One of the big challenges was how do you future proof a ICU unit. So we had some areas which we were really concerned about addressing. One area was information technology and machine to machine connectivity which we think is going to be increasingly important. So this ICU has lots of machine to machine connectivity built in. While we don't know what machines will be invented in the future they are increasingly likely to be wireless and our infrastructure means it will be much easier to integrate them into our systems when they arrive and so we can maintain the standards we are setting.

I believe the equipment’s connectivity allows you to operate in some unique ways?
It will make a huge difference in the ways a consultant can assess and treat a patient remotely. They have access to all the information about the patient’s treatment at their fingertips, they can even emulate the screens of ICU equipment on a tablet or their computer. Combined with input from staff caring for the patient this type of set up results in better decisions being made on remote consultations. While all of this technology has been available individually for some time, what I think is unique about this ICU is the way it has been integrated to give both the patient and the consultant the best of all possible worlds.

So the benefits are not confined to the consultant?
The flexibility of the system means that it can be made to work for the comfort of the patient in some quite fun ways. We have a robot which on one occasion we took to the Imperial War Museum. The curator gave an explanation of the exhibits the robot was looking at while it was being controlled by a patient from their hospital bed. We can also send it to a patient's home and transmit live images from their garden if that something they are desperately missing. It's just a way of occasionally of taking patients outside of their treatment which can have real beneficial effects.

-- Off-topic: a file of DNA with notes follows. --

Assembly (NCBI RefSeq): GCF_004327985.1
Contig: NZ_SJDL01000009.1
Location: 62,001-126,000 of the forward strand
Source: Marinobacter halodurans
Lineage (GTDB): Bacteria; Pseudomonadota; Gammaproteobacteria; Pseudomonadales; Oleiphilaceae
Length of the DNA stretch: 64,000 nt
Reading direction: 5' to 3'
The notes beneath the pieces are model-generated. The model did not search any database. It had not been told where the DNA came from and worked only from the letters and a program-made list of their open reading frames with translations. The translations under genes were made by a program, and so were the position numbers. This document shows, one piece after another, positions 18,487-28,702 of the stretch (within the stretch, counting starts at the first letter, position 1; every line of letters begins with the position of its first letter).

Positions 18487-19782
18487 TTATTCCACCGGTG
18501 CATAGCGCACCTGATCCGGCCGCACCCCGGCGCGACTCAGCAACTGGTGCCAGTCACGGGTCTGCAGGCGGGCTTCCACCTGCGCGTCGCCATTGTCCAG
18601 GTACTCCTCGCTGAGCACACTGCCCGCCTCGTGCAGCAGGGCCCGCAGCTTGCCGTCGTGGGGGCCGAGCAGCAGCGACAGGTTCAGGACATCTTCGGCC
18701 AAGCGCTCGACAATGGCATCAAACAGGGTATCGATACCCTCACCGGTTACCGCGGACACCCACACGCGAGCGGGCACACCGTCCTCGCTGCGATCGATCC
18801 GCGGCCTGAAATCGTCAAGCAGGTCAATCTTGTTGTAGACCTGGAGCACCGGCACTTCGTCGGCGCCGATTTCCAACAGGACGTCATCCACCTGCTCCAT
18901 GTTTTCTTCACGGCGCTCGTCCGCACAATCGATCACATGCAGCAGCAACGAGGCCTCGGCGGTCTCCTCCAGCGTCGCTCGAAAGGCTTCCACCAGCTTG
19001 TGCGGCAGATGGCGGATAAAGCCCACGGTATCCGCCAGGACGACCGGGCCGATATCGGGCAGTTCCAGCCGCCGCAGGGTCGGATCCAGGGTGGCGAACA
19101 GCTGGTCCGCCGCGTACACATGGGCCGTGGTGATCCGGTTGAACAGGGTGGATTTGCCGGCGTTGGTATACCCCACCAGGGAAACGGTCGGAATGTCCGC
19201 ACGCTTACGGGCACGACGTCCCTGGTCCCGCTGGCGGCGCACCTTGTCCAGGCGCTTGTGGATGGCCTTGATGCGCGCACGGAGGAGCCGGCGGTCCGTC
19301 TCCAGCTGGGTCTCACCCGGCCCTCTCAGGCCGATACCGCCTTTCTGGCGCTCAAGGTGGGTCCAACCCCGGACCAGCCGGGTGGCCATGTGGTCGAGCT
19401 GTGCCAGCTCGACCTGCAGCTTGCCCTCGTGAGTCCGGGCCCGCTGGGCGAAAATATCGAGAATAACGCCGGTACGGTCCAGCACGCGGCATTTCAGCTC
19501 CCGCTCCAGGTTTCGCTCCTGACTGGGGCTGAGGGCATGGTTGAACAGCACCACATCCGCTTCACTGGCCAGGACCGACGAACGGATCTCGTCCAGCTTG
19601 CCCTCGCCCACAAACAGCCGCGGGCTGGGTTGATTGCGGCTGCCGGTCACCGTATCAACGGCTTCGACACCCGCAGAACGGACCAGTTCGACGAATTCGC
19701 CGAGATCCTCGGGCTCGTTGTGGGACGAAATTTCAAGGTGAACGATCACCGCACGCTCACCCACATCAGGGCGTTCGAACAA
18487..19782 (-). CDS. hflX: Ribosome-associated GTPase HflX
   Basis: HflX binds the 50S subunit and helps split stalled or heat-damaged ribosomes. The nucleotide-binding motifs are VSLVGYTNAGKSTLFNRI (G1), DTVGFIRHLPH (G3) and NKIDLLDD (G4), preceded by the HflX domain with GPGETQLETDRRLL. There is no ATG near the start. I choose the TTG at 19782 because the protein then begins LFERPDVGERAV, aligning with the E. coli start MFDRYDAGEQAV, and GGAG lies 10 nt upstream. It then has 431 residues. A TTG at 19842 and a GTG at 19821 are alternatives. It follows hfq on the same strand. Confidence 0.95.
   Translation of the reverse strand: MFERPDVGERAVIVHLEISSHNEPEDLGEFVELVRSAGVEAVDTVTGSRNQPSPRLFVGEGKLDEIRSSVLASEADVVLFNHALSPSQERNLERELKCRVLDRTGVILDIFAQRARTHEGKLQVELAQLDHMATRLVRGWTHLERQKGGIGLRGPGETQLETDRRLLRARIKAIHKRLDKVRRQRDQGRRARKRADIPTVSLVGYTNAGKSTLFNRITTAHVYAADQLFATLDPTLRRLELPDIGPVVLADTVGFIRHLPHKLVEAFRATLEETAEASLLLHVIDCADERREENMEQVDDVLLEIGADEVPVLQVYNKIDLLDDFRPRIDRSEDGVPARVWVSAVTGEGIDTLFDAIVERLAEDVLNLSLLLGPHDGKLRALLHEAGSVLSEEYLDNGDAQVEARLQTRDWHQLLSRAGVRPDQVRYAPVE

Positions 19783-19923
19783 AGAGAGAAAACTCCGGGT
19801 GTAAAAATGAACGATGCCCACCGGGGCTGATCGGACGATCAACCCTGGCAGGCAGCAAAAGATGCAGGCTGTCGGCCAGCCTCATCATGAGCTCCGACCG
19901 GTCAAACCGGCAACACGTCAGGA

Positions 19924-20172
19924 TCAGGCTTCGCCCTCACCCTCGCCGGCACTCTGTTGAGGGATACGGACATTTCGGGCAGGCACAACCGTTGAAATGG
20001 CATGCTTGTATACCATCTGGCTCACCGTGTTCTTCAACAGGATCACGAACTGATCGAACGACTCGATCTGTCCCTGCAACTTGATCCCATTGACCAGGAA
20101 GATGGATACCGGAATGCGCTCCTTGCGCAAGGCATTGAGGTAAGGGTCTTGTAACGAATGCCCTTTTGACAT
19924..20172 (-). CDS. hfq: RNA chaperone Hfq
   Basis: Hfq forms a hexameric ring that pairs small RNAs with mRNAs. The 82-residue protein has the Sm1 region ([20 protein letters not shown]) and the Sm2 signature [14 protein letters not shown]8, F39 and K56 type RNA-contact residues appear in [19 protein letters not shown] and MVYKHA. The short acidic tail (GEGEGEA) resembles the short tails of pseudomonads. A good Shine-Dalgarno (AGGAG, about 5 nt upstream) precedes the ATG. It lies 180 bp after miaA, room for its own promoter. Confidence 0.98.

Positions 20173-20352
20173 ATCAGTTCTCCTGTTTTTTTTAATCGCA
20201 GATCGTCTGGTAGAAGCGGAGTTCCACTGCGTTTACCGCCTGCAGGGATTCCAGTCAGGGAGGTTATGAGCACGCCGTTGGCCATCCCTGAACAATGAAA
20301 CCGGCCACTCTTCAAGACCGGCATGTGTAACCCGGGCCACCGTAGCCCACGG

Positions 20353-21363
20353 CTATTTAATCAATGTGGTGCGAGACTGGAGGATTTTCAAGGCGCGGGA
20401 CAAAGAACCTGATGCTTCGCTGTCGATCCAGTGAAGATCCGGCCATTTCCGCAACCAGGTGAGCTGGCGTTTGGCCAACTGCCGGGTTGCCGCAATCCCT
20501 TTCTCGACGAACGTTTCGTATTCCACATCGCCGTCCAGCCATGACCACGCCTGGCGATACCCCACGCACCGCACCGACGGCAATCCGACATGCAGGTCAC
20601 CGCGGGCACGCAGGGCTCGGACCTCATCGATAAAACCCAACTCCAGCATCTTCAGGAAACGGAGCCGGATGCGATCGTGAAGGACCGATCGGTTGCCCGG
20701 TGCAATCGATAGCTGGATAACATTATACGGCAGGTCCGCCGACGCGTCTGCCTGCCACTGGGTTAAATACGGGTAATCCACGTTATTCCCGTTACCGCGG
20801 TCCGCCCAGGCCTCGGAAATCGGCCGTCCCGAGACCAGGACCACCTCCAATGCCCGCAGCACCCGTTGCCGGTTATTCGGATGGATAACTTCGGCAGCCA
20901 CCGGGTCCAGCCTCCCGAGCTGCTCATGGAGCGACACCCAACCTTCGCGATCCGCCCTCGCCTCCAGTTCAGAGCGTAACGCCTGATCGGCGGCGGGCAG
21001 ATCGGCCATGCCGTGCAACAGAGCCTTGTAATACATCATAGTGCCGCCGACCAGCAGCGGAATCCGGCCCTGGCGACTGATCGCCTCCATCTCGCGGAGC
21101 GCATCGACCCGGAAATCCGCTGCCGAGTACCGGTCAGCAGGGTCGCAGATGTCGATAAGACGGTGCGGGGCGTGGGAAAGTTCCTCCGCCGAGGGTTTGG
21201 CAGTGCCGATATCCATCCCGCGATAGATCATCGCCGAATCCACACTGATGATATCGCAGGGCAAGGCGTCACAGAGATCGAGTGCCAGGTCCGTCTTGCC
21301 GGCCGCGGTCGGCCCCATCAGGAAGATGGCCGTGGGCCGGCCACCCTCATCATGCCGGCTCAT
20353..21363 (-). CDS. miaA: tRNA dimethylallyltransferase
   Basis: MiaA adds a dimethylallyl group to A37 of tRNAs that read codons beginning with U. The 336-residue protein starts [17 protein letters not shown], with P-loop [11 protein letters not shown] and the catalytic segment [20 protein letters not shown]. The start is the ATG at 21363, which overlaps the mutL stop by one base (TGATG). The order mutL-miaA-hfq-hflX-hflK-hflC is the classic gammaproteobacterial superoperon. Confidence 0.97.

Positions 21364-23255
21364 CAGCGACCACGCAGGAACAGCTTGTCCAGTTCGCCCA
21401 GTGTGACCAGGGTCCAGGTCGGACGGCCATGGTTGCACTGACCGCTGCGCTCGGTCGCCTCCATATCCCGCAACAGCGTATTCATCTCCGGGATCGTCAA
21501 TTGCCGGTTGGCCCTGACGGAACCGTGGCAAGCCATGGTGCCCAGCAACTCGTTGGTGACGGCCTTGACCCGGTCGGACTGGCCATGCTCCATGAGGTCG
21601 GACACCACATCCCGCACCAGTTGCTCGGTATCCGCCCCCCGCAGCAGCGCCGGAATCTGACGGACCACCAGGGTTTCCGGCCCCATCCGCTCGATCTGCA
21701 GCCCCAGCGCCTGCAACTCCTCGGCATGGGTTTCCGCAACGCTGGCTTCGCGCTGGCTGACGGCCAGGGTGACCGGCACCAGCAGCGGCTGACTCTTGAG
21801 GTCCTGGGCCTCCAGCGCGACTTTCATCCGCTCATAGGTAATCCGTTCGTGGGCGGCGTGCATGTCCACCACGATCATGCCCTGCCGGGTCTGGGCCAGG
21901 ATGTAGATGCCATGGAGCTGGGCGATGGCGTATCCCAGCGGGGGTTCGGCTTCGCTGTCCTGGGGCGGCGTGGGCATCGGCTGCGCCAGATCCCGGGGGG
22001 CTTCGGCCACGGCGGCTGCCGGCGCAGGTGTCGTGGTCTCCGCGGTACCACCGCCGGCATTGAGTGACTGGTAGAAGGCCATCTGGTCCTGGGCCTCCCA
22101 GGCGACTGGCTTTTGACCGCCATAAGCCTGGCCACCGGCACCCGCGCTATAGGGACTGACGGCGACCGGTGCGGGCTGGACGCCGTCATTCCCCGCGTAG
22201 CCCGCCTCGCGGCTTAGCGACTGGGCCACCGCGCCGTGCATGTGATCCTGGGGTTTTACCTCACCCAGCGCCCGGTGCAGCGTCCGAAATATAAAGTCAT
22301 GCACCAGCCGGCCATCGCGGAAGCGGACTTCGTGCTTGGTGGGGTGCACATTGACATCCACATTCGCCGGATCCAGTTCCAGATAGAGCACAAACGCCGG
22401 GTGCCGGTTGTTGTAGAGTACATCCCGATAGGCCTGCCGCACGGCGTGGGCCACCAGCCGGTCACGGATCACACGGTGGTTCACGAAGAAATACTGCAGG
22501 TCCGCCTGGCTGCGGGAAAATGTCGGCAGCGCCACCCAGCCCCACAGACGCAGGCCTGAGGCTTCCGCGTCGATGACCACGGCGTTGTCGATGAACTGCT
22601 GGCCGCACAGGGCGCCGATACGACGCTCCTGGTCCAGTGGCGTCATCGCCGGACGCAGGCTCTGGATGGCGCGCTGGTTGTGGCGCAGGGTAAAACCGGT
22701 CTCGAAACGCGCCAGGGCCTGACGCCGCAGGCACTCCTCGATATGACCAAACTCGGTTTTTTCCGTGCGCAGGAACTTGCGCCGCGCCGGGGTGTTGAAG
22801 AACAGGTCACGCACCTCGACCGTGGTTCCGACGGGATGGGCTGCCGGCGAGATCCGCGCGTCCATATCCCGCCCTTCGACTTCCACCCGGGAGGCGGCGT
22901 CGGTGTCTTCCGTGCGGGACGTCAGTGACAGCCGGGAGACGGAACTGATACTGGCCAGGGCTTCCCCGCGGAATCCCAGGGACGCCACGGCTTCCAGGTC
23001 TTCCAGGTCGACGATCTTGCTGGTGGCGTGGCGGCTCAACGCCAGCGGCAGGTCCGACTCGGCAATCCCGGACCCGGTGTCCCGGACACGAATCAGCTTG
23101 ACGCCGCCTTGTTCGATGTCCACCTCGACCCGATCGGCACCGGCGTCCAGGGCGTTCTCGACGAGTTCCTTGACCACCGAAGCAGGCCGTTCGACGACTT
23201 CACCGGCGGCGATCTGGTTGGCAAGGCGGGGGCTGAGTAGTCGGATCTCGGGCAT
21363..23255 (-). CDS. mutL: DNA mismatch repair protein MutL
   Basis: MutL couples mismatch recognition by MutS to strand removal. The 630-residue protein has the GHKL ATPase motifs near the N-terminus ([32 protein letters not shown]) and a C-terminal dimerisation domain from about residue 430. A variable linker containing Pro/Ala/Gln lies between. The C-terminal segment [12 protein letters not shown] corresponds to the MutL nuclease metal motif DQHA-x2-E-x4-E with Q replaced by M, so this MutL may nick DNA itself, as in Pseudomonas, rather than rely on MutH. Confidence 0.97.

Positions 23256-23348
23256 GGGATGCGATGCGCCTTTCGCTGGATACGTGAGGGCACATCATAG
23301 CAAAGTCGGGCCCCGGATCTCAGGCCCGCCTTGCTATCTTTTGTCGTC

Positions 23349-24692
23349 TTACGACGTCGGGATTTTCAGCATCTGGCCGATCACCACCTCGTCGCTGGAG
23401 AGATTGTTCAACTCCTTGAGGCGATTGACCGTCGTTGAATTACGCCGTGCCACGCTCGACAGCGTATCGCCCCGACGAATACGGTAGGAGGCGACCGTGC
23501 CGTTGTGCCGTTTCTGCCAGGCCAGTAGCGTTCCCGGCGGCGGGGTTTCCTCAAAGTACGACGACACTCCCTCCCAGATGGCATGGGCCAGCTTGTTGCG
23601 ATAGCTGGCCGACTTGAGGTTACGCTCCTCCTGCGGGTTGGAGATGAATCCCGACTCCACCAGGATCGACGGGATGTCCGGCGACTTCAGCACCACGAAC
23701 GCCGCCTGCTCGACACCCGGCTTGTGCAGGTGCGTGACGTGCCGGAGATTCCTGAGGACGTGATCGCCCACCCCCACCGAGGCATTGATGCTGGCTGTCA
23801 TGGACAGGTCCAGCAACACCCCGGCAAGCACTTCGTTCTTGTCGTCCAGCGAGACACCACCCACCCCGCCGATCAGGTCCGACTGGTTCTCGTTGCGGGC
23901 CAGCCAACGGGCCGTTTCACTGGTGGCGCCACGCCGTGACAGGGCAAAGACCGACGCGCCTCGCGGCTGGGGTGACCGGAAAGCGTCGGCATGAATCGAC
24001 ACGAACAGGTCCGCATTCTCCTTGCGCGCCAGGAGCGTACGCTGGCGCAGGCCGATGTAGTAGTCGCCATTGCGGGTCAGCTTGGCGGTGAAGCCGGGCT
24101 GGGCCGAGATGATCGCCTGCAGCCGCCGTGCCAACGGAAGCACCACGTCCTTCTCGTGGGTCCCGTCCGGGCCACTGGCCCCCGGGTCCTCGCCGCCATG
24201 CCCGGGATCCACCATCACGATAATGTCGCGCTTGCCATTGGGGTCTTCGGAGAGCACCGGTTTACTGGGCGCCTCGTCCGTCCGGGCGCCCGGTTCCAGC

What do you like about what you do?
It is a mix of things really. I love the intensity of the work. It very rewarding to be involved in grappling with some really difficult problems. Also with intensive care medicine you work closely with others like nurses, physiotherapists, occupational therapists, junior doctors and many others. Leading a team of people dedicated to getting the best outcome for the patient is a wonderful working environment. But the greatest satisfactions comes from the patients. In these units you are dealing with people who would definitely have died without the care you provide. You get to follow them from being desperately ill, sometimes more likely to die than live, to seeing them leave the unit well on the way to recovery heading back to their everyday life.

What are you proudest of now looking around this unit?
The thing I'm most proud of is the unit’s potential, it has the potential to be genuinely world class ICU. Being part of that reminds me of my time training with the world-class clinicians who inspired me to do this work. It reminds me of units where people aspired to be really great at whatever they did, and looking around me I see the start of a really great intensive care unit here.